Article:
Safety Michael Griffin has a theory on why teammate Alterraun Verner has been a one-man turnover machine.
Maybe, just maybe the Titans ticked Verner off when they opened up his cornerback job for competition this offseason.
It's Verner's job for sure now, and he's leading the NFL with six takeaways all by himself. He's a big reason why the Titans (3-1) and undefeated Chiefs are tied for the best turnover margin in the league at plus-9 going into Sunday's game.
"He just has a knack of being around the ball, and he's always been a playmaker since a rookie,'' Griffin said. "He's just been playing great football. He's carrying the load right now, and the rest of us ... the entire secondary we got to start picking things up.''
Turnover margin is one of the NFL's more important stats because a positive differential usually is a key to winning. A negative margin can be disastrous; Pittsburgh (0-4) is last in the NFL with a minus-11 turnover margin.
"You sure don't want to turn the ball over, and you want to accumulate as many as you can,'' Chiefs coach Andy Reid said.
The Titans have gone the first four games this season without a turnover, though they've come close to losing the ball more than once. They have tied the 1995 St. Louis Rams as the only team in the Super Bowl era without a turnover through four games. They have not had a winning record in a season when their turnover margin was below zero dating back to at least 1999.
Protecting the ball has become even more of a focus since a 34-12 loss to Chicago last November. The Bears forced five turnovers that game; the Titans were lucky that they held onto two of six fumbles.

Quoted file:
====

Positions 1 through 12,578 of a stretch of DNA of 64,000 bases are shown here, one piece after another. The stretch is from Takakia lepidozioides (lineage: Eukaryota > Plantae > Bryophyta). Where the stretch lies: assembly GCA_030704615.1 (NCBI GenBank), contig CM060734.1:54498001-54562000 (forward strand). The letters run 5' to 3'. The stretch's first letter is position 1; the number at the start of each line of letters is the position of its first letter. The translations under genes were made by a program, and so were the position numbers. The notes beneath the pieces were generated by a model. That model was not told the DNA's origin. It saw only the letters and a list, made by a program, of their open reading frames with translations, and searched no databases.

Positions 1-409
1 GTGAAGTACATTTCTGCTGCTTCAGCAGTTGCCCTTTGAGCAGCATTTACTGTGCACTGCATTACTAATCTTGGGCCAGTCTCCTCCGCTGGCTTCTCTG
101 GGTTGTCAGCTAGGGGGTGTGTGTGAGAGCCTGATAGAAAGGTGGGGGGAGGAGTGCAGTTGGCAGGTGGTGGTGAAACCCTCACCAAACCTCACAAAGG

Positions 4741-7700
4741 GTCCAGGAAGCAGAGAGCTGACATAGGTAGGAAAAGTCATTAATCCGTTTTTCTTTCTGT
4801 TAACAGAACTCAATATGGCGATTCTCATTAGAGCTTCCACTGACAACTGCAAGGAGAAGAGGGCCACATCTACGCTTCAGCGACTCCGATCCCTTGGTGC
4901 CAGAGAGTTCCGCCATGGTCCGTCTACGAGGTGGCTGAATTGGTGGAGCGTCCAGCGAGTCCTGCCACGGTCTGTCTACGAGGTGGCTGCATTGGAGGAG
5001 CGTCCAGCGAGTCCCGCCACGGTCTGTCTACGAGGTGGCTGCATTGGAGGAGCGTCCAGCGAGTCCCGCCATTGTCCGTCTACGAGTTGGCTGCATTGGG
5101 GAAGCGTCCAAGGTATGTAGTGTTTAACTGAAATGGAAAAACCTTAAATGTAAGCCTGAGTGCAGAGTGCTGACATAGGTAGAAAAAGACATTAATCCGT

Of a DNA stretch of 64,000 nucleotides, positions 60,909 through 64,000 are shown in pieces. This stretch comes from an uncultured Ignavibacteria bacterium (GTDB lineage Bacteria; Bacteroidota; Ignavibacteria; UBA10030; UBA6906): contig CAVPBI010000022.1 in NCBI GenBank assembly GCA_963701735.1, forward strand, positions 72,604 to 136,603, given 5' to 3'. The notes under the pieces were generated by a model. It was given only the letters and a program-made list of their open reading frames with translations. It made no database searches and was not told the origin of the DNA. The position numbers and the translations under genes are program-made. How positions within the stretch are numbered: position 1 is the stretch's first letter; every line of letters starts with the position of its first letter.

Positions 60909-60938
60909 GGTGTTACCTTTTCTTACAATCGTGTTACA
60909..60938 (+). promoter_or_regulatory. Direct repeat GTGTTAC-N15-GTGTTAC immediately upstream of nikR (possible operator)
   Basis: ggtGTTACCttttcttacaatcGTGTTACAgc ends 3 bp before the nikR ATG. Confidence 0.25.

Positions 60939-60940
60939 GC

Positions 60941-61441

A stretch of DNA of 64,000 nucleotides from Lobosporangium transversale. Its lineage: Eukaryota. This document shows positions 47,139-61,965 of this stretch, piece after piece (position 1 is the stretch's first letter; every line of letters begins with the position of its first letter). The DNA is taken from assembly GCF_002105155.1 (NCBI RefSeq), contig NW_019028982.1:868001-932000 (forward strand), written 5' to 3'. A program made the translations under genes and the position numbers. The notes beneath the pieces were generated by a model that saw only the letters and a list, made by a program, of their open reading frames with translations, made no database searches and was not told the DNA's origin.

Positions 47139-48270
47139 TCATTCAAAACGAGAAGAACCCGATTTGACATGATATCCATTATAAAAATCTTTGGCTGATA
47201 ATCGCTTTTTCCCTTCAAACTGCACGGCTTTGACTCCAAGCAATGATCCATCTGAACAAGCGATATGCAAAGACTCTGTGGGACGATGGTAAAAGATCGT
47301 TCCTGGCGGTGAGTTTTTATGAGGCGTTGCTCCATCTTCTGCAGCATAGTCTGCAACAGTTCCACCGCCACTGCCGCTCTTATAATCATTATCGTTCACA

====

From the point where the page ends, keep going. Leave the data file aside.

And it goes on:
"That kind of woke us up last year when that happened to us,'' Titans coach Mike Munchak. "We didn't think that could happen to us to fumble as many times as we did in one game. From that point on, it's been a mindset. On defense, it's been the opposite. You're working on it all the time.''
The Titans certainly have, trying to make a habit of running to the ball and clawing to strip it out. Linebacker Akeem Ayers said it's becoming something that they do naturally as a defense.
"You look at the statistics of a defense, usually teams with the most turnovers at the end of the year are usually the team in the playoffs ... We're doing good at that right now. We want to get better.''
Verner rotated with Tommie Campbell this preseason before finally being named the starter in his fourth season. The 5-foot-10, 186-pound cornerback came in with six career interceptions. Now he's tied for the league-lead with four interceptions after picking off two passes last week in a 38-13 rout of the Jets along with recovering a fumble.
"That's what competition does,'' Verner said. "It brings out the best in you because you have to be on top of your game.''
Tennessee finished that win over the Jets with a season's best four turnovers, and Karl Klug recovered a fumble for a touchdown. Safety Bernard Pollard is the only other player with an interception, but the Titans have been very effective at sending a message on defense, according to Chiefs receiver Dexter McCluster.
"They're going to hit you ever single play, so all we can do is go out there and bring it at them,'' McCluster said.
The Chiefs are tied for third in the league with 12 takeaways. But they had their first three turnovers last week in beating the New York Giants 31-7, and Alex Smith said ball security is going to be a big emphasis against the Titans.
"They play physical, a physical defense you can see it shows up on tape,'' Smith said. "They challenge you outside, they challenge you up front. They play fast. They're a good unit. Not necessarily a household name on the unit, but they're playing really well.''